3. Place products at eye level. A well-lit window display can show your best products at their very finest and help make them even more popular. Retail marketing doesn't always have to be complicated; you want people to see the products in your window display, so placing them at eye level can help ensure this happens. Think about the average height of your target market. If you have products you hope children will want, place them below those targeting adult men or women. Either way, give the product space, light, and a backdrop that helps it stand out!

In-store displays

Much like your window display, in-store displays can catch the attention of people already in-store and can inspire additional purchases of popular products. An in-store display should be designed to achieve the specific goals of your marketing initiative. This could include driving new product sales, promoting seasonal items, or increasing awareness of your loyalty program.

Some ideas for how to use in-store displays:

Use shelves and racks

Shelves and racks can be an effective way to show off products and help people easily find what they are looking for. You can display multiple related products to show an available range clearly and simply, with prices, features, and color options all on show. Be sure to keep the products well-lit and organized attractively, just as you would for a window display.

Keep the display well-stocked

Though they may be selling like hotcakes, try to keep your display as close to full stock as possible, with multiple top-ups throughout the day. Though some may think this counter-intuitive as it could suggest non-selling products, shoppers prefer a well-stocked shelf to a diminished one. The products look new and exciting, and the display never looks better than when it has that pristine, untouched quality.

Use props and accessories

Props and accessories can help retail displays come to life. If you are selling clothes, mannequins can show off how the products look when worn. For food items, bowls or plates can be used to show portion size or possible uses for the product. Be sure not to go overboard with too many props though. Simplicity still helps offset your products nicely.

Use free samples

Many retail marketing strategies utilize free samples to give people a taste of what they are selling. This is particularly effective for food items but can work for other products as well. For example, if you sell perfume, offer potential customers a sample to try before buying. These kinds of samples provide customers with confidence in their purchases and improve the brand image as well as customer experience.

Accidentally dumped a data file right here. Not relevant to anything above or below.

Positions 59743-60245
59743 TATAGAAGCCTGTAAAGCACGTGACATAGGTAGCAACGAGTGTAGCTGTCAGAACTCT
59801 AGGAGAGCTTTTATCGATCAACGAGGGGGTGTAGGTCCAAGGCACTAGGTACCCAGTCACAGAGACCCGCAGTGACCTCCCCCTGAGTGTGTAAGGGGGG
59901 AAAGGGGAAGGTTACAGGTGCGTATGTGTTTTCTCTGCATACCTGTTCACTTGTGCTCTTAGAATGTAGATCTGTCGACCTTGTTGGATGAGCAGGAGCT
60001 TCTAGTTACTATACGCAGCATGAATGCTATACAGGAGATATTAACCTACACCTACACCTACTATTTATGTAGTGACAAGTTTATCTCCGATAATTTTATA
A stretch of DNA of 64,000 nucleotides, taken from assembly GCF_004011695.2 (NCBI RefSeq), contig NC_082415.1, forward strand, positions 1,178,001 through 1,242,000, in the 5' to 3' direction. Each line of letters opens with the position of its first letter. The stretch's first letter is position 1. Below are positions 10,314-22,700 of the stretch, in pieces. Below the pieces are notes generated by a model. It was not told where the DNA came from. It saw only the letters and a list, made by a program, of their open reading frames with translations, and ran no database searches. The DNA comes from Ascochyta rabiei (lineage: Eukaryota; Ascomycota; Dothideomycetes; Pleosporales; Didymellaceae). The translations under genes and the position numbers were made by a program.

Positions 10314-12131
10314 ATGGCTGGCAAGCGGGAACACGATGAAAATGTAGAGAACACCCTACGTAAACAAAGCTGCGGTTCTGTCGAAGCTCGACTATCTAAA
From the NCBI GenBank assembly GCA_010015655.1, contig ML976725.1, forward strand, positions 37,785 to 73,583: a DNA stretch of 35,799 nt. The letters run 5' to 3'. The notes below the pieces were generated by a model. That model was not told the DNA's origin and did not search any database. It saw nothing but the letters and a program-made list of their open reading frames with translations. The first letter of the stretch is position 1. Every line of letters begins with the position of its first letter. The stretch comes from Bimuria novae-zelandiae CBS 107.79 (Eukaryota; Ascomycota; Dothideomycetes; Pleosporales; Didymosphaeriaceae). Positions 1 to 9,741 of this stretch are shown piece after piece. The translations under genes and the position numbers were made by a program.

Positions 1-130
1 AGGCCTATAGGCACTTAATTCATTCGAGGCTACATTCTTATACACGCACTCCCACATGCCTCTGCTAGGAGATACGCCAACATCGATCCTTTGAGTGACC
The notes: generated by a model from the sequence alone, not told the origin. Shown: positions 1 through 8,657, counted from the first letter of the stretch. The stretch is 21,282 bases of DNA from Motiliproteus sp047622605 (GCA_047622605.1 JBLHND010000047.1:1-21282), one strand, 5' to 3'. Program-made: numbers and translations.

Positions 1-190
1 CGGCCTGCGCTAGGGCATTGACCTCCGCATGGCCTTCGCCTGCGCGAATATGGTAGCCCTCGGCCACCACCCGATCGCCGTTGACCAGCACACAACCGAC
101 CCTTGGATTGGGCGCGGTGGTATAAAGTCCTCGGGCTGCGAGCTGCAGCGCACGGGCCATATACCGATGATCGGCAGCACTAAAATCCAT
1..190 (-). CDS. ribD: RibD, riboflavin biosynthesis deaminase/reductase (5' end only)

In most cases, the free sample will not be particularly expensive. Nevertheless, being willing to provide something for free visits the store fun and makes browsing much more pleasurable. Even if you're not selling food or perfume (or clothes that can be tried on and resold without issue), giving access to your product shows confidence that you can make sales after use and are not trying to hide the quality (or lack thereof) that you provide.

A free sample or "try before you buy" tells consumers you're certain they'll love what you sell.

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In-store events

Organizing in-store events is another retail marketing strategy that can help increase foot traffic as well as sales. Events such as product demonstrations and meet-and-greets with local celebrities and figures associated with the community or the business can attract people who may not have come into the store otherwise.

Product demonstrations can also help increase customer engagement, entice customers into making additional purchases, and promote other services that the business offers. Just as free samples show confidence in your product, demonstrations can increase confidence as well as provide potential customers with an opportunity to learn more about what you're selling and how to use it.

Demonstrations also have the added benefit of being interactive, which can make them more memorable for possible customers. If your product is particularly complicated or has many features, a demonstration can be an essential part of retail marketing.

When planning an event:

  1. Keep your target audience in mind. In-store events convert customers to the business, but if you bring in people only interested in the business for the event, then they won't stay with you. Ensure the event will interest an audience appropriate to your business.
  2. Make sure the event is relevant to what you're selling. Targeting applies to products as much as the wider business. An event can be used to drum up interest in specific products, creating an image of them associated with the event and any visiting figures.